Why did you return to the Congress after leaving them for the Dal barely five years ago, and even winning an election on a Dal ticket?

The Dal has become two parts. And both are led by people whom I am fond of. Deve Gowda has supported me so much all these years. And J H Patel has been very good to me too. I could not leave any one person and shift to the other.

I tried very hard to keep them together. I mediated umpteen times, whenever there seemed to be a rift between these leaders, to try and keep the party united. But they split all the same. I simply did not want to choose one and hurt the other. So I had no choice but to go back to the Congress. If you want to serve the people, you must have the support of a party.

Besides, I had come into politics through the Congress, and I knew the party well. So I rejoined them.

Why did you enter politics five years ago?

I was always interested in social service. I used to dabble in it even when I was a full time film star. It is not possible to help the people in a big way without getting into politics.

Why did you choose the Congress at that time? Did they invite you?

Yes, yes. I had a great admiration of G Made Gowda, the veteran Congress leader and MP from Mandya. He drew me into the Congress fold.

So why did you leave the party?

That is an old story that I do not want to go into now.

Did the party ask you to contest this election? Or did you ask for a ticket?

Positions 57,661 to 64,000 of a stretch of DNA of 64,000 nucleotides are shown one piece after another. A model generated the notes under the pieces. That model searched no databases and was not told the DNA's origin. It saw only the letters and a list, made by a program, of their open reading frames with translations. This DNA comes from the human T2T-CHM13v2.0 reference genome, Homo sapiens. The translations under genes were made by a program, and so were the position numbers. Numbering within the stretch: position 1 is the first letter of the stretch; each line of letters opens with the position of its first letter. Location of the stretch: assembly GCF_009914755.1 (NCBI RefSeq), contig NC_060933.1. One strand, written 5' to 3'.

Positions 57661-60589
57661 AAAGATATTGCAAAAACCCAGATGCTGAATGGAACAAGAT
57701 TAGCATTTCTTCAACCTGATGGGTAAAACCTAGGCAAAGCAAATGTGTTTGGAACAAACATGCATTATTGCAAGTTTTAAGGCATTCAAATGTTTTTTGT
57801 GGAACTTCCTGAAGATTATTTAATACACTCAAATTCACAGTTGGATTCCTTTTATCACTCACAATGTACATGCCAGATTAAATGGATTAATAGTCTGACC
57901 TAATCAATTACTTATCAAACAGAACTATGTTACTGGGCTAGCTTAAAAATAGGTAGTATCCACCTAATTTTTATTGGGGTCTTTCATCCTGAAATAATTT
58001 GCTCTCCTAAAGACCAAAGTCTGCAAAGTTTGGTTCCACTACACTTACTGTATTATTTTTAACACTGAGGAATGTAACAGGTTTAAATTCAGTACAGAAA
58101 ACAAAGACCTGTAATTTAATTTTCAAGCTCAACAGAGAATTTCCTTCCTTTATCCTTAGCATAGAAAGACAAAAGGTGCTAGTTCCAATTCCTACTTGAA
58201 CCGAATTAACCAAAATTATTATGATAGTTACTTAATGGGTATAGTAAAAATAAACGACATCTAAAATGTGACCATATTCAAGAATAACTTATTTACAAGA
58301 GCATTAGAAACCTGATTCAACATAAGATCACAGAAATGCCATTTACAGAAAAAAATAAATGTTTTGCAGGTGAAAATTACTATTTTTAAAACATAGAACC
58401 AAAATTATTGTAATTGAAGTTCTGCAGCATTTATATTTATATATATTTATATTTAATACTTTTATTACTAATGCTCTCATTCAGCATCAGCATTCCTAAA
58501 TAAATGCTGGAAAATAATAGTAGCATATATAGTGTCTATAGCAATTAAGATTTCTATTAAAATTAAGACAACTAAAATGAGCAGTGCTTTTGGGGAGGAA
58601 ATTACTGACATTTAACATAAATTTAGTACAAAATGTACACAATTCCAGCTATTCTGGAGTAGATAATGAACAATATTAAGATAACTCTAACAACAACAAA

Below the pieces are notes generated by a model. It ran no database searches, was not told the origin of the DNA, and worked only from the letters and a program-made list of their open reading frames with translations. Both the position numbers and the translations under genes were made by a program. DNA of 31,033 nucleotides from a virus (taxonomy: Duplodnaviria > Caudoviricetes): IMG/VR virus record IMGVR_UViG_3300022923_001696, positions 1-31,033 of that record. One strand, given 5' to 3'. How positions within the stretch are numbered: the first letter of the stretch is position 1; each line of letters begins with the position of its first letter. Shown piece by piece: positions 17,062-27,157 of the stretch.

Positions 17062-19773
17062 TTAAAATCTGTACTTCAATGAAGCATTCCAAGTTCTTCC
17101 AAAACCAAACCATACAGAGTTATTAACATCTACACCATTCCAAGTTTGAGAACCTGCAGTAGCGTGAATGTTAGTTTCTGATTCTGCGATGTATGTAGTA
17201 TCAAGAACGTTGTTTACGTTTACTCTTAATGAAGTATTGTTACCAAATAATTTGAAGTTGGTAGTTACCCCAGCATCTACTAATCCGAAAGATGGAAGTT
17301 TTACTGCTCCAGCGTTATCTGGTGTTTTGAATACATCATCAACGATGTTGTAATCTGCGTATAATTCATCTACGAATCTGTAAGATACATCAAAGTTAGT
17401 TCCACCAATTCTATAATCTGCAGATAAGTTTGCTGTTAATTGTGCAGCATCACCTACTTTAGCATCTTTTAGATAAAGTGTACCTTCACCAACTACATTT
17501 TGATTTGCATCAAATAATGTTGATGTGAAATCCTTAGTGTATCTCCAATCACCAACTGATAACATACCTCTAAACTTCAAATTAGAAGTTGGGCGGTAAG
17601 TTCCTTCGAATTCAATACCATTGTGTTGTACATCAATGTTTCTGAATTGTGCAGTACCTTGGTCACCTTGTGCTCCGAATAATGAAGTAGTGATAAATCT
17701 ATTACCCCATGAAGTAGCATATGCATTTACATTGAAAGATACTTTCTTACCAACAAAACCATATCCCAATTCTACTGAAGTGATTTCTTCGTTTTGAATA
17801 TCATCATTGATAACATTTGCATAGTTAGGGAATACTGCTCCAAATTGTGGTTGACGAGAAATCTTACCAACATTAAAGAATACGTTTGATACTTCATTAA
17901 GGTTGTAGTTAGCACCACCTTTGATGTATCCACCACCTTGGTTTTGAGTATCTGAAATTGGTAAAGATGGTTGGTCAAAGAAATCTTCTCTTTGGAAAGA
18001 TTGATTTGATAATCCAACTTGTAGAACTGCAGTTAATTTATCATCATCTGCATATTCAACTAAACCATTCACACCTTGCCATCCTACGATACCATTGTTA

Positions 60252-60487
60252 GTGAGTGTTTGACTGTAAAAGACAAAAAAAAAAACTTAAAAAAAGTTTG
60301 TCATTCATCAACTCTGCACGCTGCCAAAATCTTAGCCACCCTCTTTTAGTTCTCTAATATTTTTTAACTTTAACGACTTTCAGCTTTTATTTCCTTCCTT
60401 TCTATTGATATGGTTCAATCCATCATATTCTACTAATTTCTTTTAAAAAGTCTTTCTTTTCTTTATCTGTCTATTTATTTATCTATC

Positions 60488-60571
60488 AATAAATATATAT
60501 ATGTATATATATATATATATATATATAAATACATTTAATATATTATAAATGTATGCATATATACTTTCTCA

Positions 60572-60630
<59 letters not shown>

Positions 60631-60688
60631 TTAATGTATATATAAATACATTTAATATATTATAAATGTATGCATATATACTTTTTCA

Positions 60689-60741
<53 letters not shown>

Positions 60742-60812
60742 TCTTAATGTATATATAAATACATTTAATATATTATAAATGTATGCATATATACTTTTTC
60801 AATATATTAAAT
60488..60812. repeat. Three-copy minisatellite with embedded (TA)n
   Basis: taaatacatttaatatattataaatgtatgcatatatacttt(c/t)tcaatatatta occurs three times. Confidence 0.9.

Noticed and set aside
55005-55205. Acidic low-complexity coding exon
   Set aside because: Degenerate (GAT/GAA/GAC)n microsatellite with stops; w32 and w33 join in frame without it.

No, they asked me to stand.

But your followers accosted you in Srirangapatna and asked you not to go back to the Congress.

It is easy for leaders to change parties. But for the small party worker living in a village, it is very awkward to be found holding a Janata Dal flag one day and a Congress flag the next. It costs them their self respect and their standing in the village.

One group of my supporters were in favour of my joining the Congress, the other was not. I did not want to hurt my fans. When one young man actually threatened to kill himself if I joined the Congress, I told them that I was ready to quit politics altogether. That shook my supporters. They said, please don't quit, go ahead and join the Congress and we are all with you.

The boy who was ready to consume poison to prevent me from doing that finally told me in public that he was only worried that this might not be my last party hop, and that I may go back again to the Dal after a while, embarrassing him even further!